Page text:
I don’t know about the easttop harps. I’ve seen extremely mixed reviews, which leads me to think quality control may be an issue. The other question though is about the people who are behind the reviews. I’ve seen negative reviews from some folk I know and respect.
Personally I’m staying with the stuff I know and love. Because I repair harps I’m driven by availability of parts and other related factors. I love the Hohner ‘handmade’ products for the ease of repair and maintenance. But Seydel steel is also repairable albeit harder to work on. And steel reeds seem to hold their tuning better, so they don’t need as much maintenance.
The Suzuki lines are also high quality and tough. They probably last longer than Hohner but the non-availability of single reeds puts them out of contention from my POV, but for people who don’t have harps repaired they may be better value than the Hohners as they are cheaper up front and last longer.

Easttop harps are so cheap maybe people can afford to treat them as disposable. Not my way of looking at the world but some folks don’t see it that way.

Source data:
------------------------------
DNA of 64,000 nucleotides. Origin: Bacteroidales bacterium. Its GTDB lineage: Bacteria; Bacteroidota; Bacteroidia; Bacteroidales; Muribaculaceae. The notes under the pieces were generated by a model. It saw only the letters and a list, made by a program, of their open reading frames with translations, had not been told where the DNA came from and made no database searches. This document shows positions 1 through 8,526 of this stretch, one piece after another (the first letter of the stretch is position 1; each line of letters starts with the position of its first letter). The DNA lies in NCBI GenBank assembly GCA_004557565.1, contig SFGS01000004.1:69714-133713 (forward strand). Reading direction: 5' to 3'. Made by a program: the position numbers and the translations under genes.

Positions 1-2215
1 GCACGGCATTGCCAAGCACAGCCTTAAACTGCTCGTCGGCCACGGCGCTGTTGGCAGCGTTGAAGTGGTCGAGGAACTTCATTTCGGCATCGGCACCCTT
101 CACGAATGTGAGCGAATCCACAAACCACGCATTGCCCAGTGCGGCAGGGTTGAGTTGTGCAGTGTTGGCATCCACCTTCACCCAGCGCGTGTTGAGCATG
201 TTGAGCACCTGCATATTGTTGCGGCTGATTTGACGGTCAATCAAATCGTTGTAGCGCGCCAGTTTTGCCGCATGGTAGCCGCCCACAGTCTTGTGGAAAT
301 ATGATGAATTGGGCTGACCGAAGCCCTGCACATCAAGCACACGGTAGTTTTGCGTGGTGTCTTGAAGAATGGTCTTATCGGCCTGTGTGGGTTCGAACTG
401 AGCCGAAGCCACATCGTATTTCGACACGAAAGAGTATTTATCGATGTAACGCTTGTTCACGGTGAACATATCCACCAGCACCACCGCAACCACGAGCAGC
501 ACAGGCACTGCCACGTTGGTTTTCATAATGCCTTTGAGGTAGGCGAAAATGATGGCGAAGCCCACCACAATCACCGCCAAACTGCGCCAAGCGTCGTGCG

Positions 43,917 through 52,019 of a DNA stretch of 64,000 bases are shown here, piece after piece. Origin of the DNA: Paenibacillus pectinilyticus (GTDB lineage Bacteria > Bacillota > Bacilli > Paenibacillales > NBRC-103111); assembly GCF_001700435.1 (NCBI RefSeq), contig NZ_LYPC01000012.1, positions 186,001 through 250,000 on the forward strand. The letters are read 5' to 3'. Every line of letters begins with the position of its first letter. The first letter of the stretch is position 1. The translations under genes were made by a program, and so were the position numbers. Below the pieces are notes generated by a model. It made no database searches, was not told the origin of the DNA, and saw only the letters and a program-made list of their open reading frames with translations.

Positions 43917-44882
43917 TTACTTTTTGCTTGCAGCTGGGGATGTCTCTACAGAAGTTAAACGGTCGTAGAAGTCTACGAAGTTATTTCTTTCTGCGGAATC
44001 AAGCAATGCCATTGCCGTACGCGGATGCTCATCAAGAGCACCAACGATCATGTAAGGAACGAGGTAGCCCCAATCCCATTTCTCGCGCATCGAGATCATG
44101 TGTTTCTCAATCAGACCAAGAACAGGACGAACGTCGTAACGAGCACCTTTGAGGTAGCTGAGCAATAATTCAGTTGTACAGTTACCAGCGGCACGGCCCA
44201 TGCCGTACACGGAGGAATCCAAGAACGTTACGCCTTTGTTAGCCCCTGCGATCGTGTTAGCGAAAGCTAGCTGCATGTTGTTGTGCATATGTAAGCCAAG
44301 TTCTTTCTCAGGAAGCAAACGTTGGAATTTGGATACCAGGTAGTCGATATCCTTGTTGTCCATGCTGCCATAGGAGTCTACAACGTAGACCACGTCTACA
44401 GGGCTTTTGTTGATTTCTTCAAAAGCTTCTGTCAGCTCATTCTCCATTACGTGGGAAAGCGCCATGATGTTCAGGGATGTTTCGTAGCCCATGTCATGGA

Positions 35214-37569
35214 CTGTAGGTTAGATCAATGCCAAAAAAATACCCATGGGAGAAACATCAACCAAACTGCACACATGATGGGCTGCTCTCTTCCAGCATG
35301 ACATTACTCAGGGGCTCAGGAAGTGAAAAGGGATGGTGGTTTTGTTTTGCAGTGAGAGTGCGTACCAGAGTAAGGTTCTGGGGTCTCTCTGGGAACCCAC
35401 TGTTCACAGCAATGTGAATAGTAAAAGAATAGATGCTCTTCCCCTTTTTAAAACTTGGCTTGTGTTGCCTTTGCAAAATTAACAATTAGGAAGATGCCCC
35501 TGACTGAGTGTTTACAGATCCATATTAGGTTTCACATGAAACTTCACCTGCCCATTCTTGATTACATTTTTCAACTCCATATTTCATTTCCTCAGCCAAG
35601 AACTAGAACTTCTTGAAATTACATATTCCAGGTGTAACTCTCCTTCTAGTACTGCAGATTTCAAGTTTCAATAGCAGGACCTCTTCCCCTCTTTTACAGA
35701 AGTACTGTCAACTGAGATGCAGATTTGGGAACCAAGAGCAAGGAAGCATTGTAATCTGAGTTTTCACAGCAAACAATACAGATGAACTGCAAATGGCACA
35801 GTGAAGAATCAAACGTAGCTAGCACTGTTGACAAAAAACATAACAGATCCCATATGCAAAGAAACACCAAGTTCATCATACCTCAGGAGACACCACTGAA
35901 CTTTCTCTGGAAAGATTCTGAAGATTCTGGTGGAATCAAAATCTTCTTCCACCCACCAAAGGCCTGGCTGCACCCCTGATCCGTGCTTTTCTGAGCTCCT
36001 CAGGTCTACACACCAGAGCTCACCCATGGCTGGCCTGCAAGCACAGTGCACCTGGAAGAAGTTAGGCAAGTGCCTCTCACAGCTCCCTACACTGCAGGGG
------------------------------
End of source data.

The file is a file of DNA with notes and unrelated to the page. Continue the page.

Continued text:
5428 posts
Jun 11, 2018
4:26 AM
And should keep Lee Oskar in mind. I’m not sure about price But they are renowned for longevity
323 posts
Jun 11, 2018
8:26 AM
Consider the Session. If you blow out a reed (which I did on a Hohner Big River in my beginning playing. I haven’t destroyed another Reed in 3 years!) Seydel does not have brass replacement reed plates and you would get a stainless reed plate, giving you a Sesstion Steel without the orange comb and at less cost than buying a new SS.
3 posts
Jun 12, 2018
2:35 AM
Thank you all.
@superbee good point re not going too low too soon. Am really enjoying my G at present but probably sensible to go no further than a low F just now.
Am probably going to give the Easttops a try. I wouldn't consider any instrument disposable, but I'd have less fear of damaging it learning how to gap it or learning bends. I know the bluesmasters are not high end, but I was too scared to mess with the reeds after taking the cover plates off for fear of damaging it! You wouldn't let an apprentice mechanic loose on a classic Rolls Royce ??
4 posts
Jun 25, 2018
2:54 PM
Ended up getting the Easttop in A and Low F.
First impressions are positive. Good volume for little breath and all the notes are nice and clear. Different feel to the Suzuki bluemaster as the cover plates are not full length, but not uncomfortable.
At less than half the price of the bluesmaster i'd pick the Easttop.

Last Edited by DanPa on Jun 25, 2018 2:57 PM
outdoor joe
71 posts
Jun 26, 2018
1:35 PM
Right on DanPa, be sure to post some tunes when able!